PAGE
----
Sunday, October 31, 2010

Halloween Blogging

Some thoughts on Halloween from three (well, at least two) interesting sources:

Church Marketing Sucks - Trick or Treat: What Message Does Your Church Send on Halloween?

Consider the church that’s leery of zombies. Instead of a Halloween party, they have a harvest party with costumes and candy and smiling jack-o-lanterns. But it’s not Halloween—no sir! That’d be evil.

These churches are only fooling themselves. Everybody else knows it’s a Halloween party. You can’t decry something as evil but then co-opt it for your own message. That’d be like Mark Driscoll launching a yoga ministry. Instead you need to be sneakier and take over a pagan holiday, but that’s another story.

Stuff Christians Like - Feeling Bad You Didn't Blog About Halloween

Good n’ Plenty. (Worst candy ever. It’s like the reverse of candy. It’s candy punishment.)

Mark Jackson (yep, me... w/my pastor hat on!) - Costumes

I'm guessing I was 11 or 12 years old when I decided to put on my heaviest winter coat, a pair of swimming goggle with large individual eye pieces, a knit cap & my for-real camping/hiking backpack (stuffed with newspaper)... to be a climber. It actually was a pretty good looking costume, if I don't say so myself.

The only problem is where I was wearing these layers of heat-trapping stuff - in southern California on a particularly warm Halloween night. It was like being trapped in a sweat factory of my own making.

Follow the links to read all that we (yes, we) had to say.

Thursday, October 21, 2010

Game Mini-Reviews: Be Not Afraid & Necromancer Island

Be Not Afraid (expansion for Small World)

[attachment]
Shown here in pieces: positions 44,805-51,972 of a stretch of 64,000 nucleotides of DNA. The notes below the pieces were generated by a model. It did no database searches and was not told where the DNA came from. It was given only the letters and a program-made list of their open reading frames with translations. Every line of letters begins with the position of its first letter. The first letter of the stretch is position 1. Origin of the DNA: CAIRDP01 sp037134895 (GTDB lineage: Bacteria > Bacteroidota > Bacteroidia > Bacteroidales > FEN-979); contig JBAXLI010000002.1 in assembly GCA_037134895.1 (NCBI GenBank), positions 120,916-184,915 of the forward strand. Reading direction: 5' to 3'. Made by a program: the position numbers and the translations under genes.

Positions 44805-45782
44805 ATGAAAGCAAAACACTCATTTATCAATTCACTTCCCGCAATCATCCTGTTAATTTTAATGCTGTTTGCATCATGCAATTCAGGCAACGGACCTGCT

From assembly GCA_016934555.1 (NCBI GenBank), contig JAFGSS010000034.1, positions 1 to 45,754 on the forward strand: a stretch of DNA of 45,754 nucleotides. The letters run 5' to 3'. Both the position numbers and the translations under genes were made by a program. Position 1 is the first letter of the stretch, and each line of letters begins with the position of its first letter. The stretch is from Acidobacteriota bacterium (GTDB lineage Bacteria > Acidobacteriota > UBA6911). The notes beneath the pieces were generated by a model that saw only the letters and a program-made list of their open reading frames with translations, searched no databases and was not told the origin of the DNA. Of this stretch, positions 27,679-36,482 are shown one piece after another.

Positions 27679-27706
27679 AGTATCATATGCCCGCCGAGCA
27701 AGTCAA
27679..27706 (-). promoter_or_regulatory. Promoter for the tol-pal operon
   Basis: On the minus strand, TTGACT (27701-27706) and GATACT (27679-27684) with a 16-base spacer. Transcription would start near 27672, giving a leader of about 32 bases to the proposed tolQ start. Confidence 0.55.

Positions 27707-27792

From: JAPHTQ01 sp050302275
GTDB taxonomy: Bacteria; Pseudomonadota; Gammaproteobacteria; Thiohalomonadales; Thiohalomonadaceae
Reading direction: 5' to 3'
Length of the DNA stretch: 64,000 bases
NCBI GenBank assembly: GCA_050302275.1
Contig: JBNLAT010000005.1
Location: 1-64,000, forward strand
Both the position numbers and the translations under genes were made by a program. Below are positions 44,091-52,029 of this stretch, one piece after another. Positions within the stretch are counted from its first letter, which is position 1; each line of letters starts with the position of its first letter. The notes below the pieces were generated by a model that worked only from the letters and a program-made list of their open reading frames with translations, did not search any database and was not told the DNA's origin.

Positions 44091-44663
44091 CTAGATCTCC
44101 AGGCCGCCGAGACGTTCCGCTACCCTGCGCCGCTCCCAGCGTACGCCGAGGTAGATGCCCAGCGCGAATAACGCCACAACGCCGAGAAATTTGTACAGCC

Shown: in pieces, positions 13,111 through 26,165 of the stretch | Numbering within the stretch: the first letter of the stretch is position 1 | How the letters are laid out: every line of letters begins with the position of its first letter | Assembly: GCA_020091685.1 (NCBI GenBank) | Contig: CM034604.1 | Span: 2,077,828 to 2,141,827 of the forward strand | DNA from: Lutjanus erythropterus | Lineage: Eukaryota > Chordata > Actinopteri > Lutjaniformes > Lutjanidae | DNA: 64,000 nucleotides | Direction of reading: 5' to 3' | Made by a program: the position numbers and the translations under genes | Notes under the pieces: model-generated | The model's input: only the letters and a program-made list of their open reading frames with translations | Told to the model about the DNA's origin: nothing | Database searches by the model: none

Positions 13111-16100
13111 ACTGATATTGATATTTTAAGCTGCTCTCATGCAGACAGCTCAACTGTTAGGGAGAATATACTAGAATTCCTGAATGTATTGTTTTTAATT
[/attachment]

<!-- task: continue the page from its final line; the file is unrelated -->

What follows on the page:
• designer: Philippe Keyaerts
  • publisher: Days of Wonder
  • date: 2010
  • BoardGameGeek rank/rating: not ranked/8.19
  • age: 8+
  • # of players: 2-5
  • print status: in print
  • cost: $20.00 (Days of Wonder)
  • designer: Philippe Keyaerts
  • publisher: Days of Wonder
  • date: 2010
  • BoardGameGeek rank/rating: not ranked/8.33
  • age: 8+
  • # of players: 3-6
  • print status: in print (while supplies last)
  • cost: free w/Small World product purchase (Days of Wonder)
Reviewing expansions is hard. By definition, if you liked the base game (in this case, the off-beat fantasy conquest game, Small World), you're inclined to enjoy the variety that a well-made expansion gives the game you already love. By the same token, if you didn't like the base game, you probably won't bother with the expansions.

That's why you have to be cautious about the ratings for expansions on Boardgamegeek... the folks who are rating these "add-on"s are a self-selected group of fans whose numbers will naturally tend to be higher than average.

Which brings me to my job today - as a fan of Small World (and 3 of the previous 4 expansions - guess which one I less enthralled with!), I need to help the rest of you fans out there decide whether Be Not Afraid and Necromancer Island are worth your hard-earned gaming dollars. (I'm choosing to review them together since they're being released at the same time, btw.)

Be Not Afraid